Hollie Grimaldi Flores: Fourth and goal
It is fall and fall, in my house, means football.
As we head toward the fourth quarter of 2020, I would like to throw out the challenge flag and assess a penalty for unnecessary roughness! We might still be well out of field goal range, but it would make me feel better. There have been too many missed receptions, an overuse of time outs, and more than a few clear instances of encroachment. Clearly it is time to take a step back and punt.
OK, enough of the football analogies. For me, September alone is a month full of mixed emotions as it includes both the birth of my first born, who turned 30 yesterday, as well as the death of my mother in 2012. Talk about your highs and lows.
Eight years without my mom does not seem possible. There are still occasions I get the urge to pick up the phone to ask about some family history, an old recipe or just to hear her voice. I appease that need with a well-played voice message she left for me about a year before she passed that I smartly saved and continue to move from phone to phone. It is not the same. No matter how old I become, I think there will always be times when I will wish for one more day with my mom. There are so many mysteries and histories I have not solved or cannot recall.
Thirty years of parenting also does not seem possible and it has changed me in ways I could not have imagined when I was just starting out. I realize I must have had some inkling of what might be in store as I did not plan to become a parent at all! I was concerned about the state of the world and my own shortcomings. My decision came with the idealistic view that I might give birth to the person who would cure cancer, draft a peace agreement between warring nations, or invent the pill that would end dieting once and for all.
This kid has since assured me none of those things are going to happen. I am completely OK with that. Because I realize none of that matters. Certainly, I am happy I did not give birth to someone who has caused harm to the world, but the love I have for my children is not measured in deeds or accomplishments. This parental love goes beyond my wildest imaginings. I have spent the last three decades and undoubtedly will continue until my last breath in the role of head cheerleader, strong shoulder, and safe place to land.
My kids don’t owe me a thing. They have already given me so much. And while I had no idea the joy, pride, heartache and angst that would come with maternity, I did have had some notion of how hard it is to be a kid.
I grew up in a much simpler time and even then, it was really, really, hard. It’s easy enough to reminisce about the “good old days” when we were on the streets playing hide and seek or kick the can; when wishing for snow days was the last thing on our minds at night, and when a day hanging out at the creek or laying in the grass watching clouds float by was about as good as it could get, but those days and nights were also filled with the uncertainty and insecurity of being a young human learning to navigate our way through the world. Growing up is hard. The journey has only become more difficult for our youth today.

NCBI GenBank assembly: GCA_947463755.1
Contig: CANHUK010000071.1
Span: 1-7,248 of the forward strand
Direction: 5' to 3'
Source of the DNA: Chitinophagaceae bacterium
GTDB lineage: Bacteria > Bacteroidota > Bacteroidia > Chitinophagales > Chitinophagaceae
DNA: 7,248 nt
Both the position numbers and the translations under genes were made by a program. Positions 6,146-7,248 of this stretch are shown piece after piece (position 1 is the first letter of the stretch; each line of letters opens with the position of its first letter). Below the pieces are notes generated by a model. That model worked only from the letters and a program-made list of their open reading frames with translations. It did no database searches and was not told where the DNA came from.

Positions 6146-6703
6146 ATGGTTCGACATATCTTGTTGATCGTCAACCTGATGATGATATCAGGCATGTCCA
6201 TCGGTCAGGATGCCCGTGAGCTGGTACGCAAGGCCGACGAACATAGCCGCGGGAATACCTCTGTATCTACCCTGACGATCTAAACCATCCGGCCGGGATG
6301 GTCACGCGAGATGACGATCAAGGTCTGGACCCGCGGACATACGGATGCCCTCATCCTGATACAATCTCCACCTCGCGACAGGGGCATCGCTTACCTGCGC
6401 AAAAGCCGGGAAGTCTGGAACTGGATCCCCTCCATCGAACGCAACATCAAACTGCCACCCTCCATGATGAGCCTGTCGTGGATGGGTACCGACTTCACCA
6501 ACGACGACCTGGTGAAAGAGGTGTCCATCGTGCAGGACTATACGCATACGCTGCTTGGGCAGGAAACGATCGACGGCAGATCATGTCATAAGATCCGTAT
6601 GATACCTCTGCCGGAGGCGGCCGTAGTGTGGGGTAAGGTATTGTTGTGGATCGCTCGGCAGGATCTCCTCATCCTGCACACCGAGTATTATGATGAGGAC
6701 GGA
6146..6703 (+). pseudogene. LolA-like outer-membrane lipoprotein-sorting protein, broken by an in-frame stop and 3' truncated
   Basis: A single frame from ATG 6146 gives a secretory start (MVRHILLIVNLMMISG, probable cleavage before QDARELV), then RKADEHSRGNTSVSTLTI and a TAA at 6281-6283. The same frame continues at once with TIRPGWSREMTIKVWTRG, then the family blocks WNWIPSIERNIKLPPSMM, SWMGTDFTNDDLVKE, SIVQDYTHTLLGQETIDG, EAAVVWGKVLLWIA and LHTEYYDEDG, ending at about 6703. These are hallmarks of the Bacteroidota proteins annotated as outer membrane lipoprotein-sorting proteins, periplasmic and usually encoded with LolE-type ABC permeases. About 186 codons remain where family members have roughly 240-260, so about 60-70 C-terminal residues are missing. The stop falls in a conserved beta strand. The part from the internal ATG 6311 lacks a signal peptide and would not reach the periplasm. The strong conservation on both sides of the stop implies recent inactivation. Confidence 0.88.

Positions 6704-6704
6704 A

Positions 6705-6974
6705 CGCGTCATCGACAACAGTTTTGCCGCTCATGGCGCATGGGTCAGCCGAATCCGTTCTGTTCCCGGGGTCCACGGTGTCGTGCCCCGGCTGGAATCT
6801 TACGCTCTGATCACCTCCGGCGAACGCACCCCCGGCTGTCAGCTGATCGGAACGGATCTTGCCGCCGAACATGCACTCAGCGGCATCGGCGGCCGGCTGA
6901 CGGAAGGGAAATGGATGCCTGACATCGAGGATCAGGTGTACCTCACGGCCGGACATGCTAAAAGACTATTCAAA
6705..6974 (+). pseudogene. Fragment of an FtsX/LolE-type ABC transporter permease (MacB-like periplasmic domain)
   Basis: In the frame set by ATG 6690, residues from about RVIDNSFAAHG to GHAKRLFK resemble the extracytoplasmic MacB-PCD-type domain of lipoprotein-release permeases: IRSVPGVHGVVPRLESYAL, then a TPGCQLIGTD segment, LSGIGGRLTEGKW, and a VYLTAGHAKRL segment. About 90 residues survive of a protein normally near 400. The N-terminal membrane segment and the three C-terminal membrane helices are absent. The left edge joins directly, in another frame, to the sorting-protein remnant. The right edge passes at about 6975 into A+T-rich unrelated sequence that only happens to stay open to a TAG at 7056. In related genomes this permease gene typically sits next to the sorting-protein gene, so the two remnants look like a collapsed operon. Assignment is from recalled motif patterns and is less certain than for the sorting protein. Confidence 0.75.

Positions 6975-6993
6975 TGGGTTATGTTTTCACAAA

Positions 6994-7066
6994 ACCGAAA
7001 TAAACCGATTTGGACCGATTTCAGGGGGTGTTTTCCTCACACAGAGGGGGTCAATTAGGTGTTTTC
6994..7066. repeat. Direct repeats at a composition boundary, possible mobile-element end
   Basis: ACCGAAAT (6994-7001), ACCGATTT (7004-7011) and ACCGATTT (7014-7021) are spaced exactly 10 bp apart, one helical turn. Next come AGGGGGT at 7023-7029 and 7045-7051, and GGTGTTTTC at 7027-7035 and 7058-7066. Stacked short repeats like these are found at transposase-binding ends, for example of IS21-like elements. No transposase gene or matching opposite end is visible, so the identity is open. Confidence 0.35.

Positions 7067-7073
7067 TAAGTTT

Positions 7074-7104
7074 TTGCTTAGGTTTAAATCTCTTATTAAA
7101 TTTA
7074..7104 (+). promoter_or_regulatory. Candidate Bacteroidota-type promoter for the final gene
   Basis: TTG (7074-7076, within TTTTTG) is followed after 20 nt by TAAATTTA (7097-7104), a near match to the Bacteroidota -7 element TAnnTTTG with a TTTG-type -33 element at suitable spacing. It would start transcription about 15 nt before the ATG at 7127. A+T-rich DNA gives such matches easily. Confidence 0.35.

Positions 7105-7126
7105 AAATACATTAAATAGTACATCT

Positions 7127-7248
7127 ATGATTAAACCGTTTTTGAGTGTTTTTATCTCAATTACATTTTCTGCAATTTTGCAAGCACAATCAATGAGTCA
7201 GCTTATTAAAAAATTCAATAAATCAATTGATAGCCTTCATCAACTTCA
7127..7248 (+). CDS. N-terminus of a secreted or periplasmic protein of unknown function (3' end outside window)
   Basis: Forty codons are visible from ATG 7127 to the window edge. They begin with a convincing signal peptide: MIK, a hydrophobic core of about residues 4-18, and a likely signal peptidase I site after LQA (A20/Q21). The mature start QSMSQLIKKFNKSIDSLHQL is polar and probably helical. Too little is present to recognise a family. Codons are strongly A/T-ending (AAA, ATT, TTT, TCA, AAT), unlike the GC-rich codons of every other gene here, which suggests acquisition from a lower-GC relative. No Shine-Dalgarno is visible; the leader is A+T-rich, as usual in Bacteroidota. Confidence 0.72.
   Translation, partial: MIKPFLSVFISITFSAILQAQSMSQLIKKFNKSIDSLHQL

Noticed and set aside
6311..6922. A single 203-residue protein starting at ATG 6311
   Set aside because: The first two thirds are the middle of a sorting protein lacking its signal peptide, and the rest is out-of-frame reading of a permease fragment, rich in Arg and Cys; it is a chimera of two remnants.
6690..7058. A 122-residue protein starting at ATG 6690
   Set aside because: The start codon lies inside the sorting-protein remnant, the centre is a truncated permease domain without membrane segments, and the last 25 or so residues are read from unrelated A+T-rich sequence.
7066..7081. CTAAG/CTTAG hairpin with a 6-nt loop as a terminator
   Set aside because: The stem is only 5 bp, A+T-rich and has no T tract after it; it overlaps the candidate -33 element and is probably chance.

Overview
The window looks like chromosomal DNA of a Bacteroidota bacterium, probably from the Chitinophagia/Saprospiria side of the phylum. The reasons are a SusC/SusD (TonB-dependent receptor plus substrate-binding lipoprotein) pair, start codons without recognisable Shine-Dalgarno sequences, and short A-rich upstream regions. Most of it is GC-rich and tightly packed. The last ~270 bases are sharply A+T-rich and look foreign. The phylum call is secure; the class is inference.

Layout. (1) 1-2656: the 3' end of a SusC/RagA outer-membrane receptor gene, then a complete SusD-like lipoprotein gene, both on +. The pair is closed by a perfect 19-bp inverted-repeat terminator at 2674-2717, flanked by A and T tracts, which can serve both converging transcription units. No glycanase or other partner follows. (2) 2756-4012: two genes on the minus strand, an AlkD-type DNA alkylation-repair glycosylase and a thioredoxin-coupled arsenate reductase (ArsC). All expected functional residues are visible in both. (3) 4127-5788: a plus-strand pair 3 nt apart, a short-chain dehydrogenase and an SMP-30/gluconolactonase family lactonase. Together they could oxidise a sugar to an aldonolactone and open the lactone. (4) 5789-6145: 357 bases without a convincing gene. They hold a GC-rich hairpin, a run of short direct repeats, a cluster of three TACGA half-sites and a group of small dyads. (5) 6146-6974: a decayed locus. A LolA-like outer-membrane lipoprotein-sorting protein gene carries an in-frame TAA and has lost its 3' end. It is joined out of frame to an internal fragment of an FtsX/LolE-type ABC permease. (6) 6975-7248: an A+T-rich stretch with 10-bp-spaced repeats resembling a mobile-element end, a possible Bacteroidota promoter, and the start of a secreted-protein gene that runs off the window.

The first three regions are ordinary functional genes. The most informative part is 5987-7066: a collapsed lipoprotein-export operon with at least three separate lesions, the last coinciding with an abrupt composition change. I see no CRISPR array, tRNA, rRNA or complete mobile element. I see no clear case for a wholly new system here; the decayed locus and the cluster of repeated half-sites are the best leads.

I have had my misspent youth, and frankly have misspent a bit of my middle age as well. Today, I am really glad I am no longer young.
Passing notes in the hallway has been replaced by 24-hour instant messaging. Popularity is determined by followers and friends. Friends are counted in thumbs up, hearts, and coded emojis. Before the additional stress of a pandemic, kids were already dealing with a constant barrage of technology that they could not fathom living without, and now in technology is their teacher, their social life, and in many cases it’s where they are finding their sense of worth in the world.
The technology grip is real, and I simply cannot keep up. (Honestly, a few minutes ago I discovered an entire section of Facebook with messages dating back as much as 18 months that I had never seen. My apologies to those who never received a response!)
Added to all the “normal’ growing pains is a culture, a society, that grows in division and uncertainty; a planet that is showing signs of extreme wear and tear and a political system that appears to be on the brink of failure. Where are we to find the hope for the hopeless? What are we leaving for the next generation? These are the thoughts that keep me up at night.
We used to talk about a bright future, but my kids struggle to see a future that has even a bit of shine to it. And I am, frankly at a loss of what to say to reassure them. Except this: They are amazingly capable, smart, huge hearted humans who surround themselves with other amazingly capable, smart, huge hearted humans. And it is time to do the work.
They may not cure cancer, or secure world peace, but they are willing to stand up for what is right and do the work to make the world a better place to be. It’s fourth and goal – no time for a “Hail Mary” pass — but rather a well thought out strategy, a united offensive line and teamwork to get us into the end zone.
Hollie Grimaldi Flores is a Nevada County resident and freelance writer for hire, as well as a podcaster at HollieGrams. You can hear her episodes at https://www.buzzsprout.com/1332253. She can be reached at firstname.lastname@example.org.
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